Smart elevators to get you there faster
New rides require less waiting, make fewer stops and anticipate your destination
Ding! The next-generation elevator should be much faster, thanks to responsive rides that require less waiting, make fewer stops and anticipate your destination.
Personal Occupant Requirement Terminal, or PORT, is elevator maker Schindler's solution to vertically growing cities. It's a kiosk with a touch screen in a skyscraper's main floor lobby that replaces the traditional call buttons. Passengers enter their destination floors, then the kiosk directs them to a particular elevator, grouping people who are going to the same floors.
The system and its algorithm will also begin to understand the traffic of the building and track passenger behaviours, such as when they go for lunch or take coffee breaks.
Schindler's James Ellingson talks to CBC Radio's Spark about smart elevators on March 24 at 1:05 p.m. on CBC Radio One.
"So it begins to learn where the elevator stops, when it stops, what floor it stops at, how often it stops, so we could begin to predict where people want to be and where they want to go throughout the day," James Ellingson, national director of sales and marketing of Schindler Elevator Corporation in Canada, tells CBC Radio's Spark in an interview that airs Sunday.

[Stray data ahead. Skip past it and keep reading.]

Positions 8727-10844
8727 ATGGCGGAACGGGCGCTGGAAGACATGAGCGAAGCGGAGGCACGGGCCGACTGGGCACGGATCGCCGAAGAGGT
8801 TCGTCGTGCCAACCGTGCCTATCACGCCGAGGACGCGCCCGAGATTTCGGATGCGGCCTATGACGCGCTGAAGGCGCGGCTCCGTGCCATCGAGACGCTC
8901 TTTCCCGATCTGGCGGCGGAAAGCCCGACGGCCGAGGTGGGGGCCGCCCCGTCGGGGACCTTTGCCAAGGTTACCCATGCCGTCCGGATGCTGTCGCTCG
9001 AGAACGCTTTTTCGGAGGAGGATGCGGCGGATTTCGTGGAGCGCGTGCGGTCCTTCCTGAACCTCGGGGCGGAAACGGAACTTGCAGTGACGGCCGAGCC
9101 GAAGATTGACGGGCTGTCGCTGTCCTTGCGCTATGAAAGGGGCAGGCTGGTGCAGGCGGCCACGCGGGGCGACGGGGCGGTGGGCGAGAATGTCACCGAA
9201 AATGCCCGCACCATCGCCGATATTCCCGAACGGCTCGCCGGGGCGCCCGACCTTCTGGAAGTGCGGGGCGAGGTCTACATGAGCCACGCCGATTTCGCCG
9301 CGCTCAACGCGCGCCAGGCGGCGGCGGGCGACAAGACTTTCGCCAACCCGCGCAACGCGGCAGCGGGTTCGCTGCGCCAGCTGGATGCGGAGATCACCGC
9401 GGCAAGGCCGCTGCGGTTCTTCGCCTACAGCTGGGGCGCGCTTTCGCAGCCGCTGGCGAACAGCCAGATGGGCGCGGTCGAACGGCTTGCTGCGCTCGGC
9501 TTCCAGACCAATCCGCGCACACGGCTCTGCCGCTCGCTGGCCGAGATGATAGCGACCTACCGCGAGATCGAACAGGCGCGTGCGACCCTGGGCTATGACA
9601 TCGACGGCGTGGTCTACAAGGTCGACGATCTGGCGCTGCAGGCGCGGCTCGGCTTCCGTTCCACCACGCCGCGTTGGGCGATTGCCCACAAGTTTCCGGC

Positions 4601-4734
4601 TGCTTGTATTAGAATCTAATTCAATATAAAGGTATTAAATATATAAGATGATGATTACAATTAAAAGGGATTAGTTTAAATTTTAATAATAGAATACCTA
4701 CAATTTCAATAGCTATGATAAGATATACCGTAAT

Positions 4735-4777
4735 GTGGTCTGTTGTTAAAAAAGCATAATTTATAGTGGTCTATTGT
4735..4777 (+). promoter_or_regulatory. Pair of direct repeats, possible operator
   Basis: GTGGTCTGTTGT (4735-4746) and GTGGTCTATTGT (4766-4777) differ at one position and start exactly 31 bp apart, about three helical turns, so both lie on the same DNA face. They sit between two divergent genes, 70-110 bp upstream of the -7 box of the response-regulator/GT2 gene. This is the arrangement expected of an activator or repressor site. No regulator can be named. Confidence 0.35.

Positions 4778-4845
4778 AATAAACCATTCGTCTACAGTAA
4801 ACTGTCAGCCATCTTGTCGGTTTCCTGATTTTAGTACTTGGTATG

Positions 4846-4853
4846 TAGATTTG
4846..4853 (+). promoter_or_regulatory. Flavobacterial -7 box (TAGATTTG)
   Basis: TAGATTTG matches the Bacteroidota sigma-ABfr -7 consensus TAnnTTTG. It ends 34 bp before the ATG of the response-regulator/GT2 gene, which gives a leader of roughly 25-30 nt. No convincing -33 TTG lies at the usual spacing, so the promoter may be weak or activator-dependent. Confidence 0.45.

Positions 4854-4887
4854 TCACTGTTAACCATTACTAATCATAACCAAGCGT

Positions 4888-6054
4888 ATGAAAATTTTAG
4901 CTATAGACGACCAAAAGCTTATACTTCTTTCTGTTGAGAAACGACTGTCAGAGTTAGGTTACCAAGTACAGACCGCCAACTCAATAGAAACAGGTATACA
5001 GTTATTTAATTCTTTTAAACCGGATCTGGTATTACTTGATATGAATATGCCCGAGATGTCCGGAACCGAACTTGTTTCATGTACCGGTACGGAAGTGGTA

It's no surprise that this old-fashioned transportation technology is getting the boot. Since Archimedes, the eureka-shouting Greek inventor, put together the first lifting device with ropes and pulleys, riding the elevator has become one of the minor annoyances of modern life as buildings grow taller and bigger.
Ellingson cited studies that show 60 per cent of the world population will live in urban areas in 40 years as more people move to the cities.
"In order to move those masses of people intuitively [and] efficiently … something had to change, because we couldn’t bear those types of numbers with traditional dispatching," he said.
PORT technology could shorten the time passengers spend waiting for and riding in elevators by 30 per cent, according to Ellingson.
"That's pretty significant if you think about the time we spend during the day moving vertically."